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And the BAFTA goes to….

February 12th, 2014

February 12th, 2014

BAFTA-2014

This Sunday sees the British Academy of Film and Television Arts Film Awards 2014.  The British Oscars have risen and risen in standing now attracting the great and the good from Hollywood in increasing numbers.  Whilst we love the red carpet looks on the night, we’re even more interested in one award in particular:  Make Up and Hair.

For 2014, five films are in the running.  All incredible different and diverse, we certainly don’t envy the Academy decision makers.

Amy  Adams in American Hustle

Amy Adams in American Hustle

Jennifer Lawrence in American Hustle

Jennifer Lawrence in American Hustle

Amy Adams

First up and in no particular order is Amercian Hustle.  Make-Up Head Evelyne Noraz together with Lori McCoy-Bell and Katherine Gordon are up for their ‘70s glam style look.  For Amy Adams’ character, Sydney Prosser, the former stripper from New Mexico, make-up was entirely inspired from old Cosmo covers according to Noraz.  The character evolves from a no make-up country girl to full on ‘70s chic and to do this Noraz started with the eyeliner.  “When she meets Christian Bale, her make-up starts to get darker,” Noraz explains, “to mirror the transition of the character in the film.”  For the film’s other female lead Noraz went for a much more mumsy look for Jennifer Lawrence.  But the actress’s natural beauty shone through, “I wanted to do a really nice job, when you’ve got a beautiful face, I can’t help myself – I’m a make-up artist!”

Mauritizio Silvi at work

Mauritizio Silvi at work

Debicki GG

party guest GG

Shifting decades, next comes The Great Gatsby.  Up for the BAFTA are Maurizio Silvi and Kerry Warn.  The opulence and sheer glamour of the 1920s must have been an MUA’s dream.  The party scenes in particular were their piece de resistance.  Using predominantly MAC, Maurizio chose colours that not only match the hair and costumes, but also the colour of the cars in the period.  The lips are shaped in the popular ‘20’s cupid shape and the whole make-up looks of the period are based upon the classic red and black.  “The 1920s was a period of great freedom and expression in America,” Silvi explains, “Women’s make-up: pale skin, smoky eyes, bolder lips, curvy brows, lots of mascara and rosy cheeks are how they expressed themselves.”

Peter Swords King at work

Peter Swords King at work

the-hobbit-the-desolation-of-smaug-martin-freeman-richard-armita

The fantasy and creatures of Middle Earth are in the running with a nomination for The Hobbit: The Desolation of Smaug.  Peter Swords King, together with Richard Taylor and Rick Findlater, is hoping to add a BAFTA to his OSCAR in 2004 for The Return of the King.  The LotR Trilogy is a monster of a production.  The pressure on all departments was immense and none more so than for King and his make-up team.  Over 80 wigs alone were needed for the 13 dwarves, the majority working with Yak Hair.  Galadriel was a particular favourite for King, “I wanted to give her that magical quality so created a special light-reflective powder to make her appear extra luminous’”.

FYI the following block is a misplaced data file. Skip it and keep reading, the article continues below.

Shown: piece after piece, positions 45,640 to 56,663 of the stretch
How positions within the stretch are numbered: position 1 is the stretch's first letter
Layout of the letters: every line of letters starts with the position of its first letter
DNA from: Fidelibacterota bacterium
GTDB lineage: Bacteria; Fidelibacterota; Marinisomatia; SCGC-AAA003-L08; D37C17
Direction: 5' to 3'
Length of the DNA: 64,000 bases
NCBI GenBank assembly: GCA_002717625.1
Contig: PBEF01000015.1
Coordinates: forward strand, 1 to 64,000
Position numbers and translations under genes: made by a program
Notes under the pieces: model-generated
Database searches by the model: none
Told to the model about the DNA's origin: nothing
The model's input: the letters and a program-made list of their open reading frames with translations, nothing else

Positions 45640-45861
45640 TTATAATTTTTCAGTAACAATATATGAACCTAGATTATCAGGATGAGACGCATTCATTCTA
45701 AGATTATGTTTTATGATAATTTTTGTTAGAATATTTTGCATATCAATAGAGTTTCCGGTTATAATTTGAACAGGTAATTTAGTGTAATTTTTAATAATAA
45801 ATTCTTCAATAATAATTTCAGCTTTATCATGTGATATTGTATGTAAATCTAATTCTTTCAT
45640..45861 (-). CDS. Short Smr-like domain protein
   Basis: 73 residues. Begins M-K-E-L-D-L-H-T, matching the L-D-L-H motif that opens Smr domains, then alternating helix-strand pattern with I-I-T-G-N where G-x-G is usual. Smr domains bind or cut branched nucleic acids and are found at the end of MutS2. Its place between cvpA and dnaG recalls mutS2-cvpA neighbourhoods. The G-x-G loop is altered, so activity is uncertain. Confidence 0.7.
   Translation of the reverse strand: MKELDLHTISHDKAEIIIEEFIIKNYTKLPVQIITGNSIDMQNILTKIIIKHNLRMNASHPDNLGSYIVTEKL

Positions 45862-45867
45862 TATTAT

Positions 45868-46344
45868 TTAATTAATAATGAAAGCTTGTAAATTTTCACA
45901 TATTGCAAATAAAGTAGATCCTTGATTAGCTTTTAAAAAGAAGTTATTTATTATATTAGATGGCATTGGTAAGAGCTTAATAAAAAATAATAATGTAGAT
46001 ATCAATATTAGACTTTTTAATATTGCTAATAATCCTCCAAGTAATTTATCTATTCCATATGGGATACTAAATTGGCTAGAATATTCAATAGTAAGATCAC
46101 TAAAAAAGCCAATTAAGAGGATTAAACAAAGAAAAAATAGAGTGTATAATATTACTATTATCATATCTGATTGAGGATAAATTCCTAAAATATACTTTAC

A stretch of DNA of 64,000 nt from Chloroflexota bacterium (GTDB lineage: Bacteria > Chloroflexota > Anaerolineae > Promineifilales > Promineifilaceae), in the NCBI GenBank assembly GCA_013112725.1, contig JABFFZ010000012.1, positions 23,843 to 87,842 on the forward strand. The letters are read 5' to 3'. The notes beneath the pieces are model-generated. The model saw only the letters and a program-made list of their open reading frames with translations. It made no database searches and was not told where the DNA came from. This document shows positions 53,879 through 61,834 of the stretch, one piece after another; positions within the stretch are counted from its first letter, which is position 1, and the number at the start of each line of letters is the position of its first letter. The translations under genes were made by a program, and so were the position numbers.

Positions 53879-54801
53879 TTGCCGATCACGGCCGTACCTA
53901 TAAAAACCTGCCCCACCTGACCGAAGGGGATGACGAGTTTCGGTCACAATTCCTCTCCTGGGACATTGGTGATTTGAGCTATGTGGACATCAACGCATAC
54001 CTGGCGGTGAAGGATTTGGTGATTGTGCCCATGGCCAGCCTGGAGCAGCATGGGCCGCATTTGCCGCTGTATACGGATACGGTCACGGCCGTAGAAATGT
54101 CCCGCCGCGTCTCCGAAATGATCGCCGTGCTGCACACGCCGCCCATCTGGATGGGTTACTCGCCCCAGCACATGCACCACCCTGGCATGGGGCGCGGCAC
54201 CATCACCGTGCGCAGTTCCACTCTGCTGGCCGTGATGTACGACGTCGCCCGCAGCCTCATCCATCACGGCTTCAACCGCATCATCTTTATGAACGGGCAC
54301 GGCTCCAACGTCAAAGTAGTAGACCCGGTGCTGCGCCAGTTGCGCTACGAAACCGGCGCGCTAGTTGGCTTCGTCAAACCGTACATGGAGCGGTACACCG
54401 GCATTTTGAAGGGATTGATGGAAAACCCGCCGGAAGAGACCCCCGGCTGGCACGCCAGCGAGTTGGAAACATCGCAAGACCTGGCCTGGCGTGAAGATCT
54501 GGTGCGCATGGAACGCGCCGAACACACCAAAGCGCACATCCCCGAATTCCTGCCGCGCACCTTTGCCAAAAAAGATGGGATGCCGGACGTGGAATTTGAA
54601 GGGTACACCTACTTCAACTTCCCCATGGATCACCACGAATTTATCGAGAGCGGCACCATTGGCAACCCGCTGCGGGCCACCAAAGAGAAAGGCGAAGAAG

Oprah gets fitted with prosthetic skin

Oprah gets fitted with prosthetic skin

oprah the butler

The art of ageing is what it’s all about in the next nominee The Butler.  Debra Denson, Candace Neal, Robert Stevenson and Matthew Mungle are the team behind turning Oprah Winfrey and Forrest Whitaker into pensioners.  “It’s an epic tale,” explains Mungle, “taking place over a long period of time, but the make-up had to be subtle as we aged the characters from young people to old age.  The audience had to believe it.” This film is the perfect example of how make-up can help in the story telling, “It’s a means to an end,” Mungle concludes.

matt-damon-michael-douglas-behind-the-candelabra-hbozz040613behindcandelabra-4187264

Last, but by no means least, is Behind the Candelabra.  Kate Biscoe and Marie Larkin had their hands full turning some very well known faces in the equally well known characters.  Rob Lowe, Matt Damon and Michael Douglas not only needed to look in the period, but in the case of Douglas as Liberace himself and Damon as his young lover, like the people they are playing.  The audience know what these people looked like.  The challenge was to make sure the make-up did just enough, so you see Liberace, not Michael Douglas dressed up as Liberace.

We wish all the nominees the very Best of British Sunday night and are hoping the rain stays away for just one magical night.

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By Warpaint Magazine

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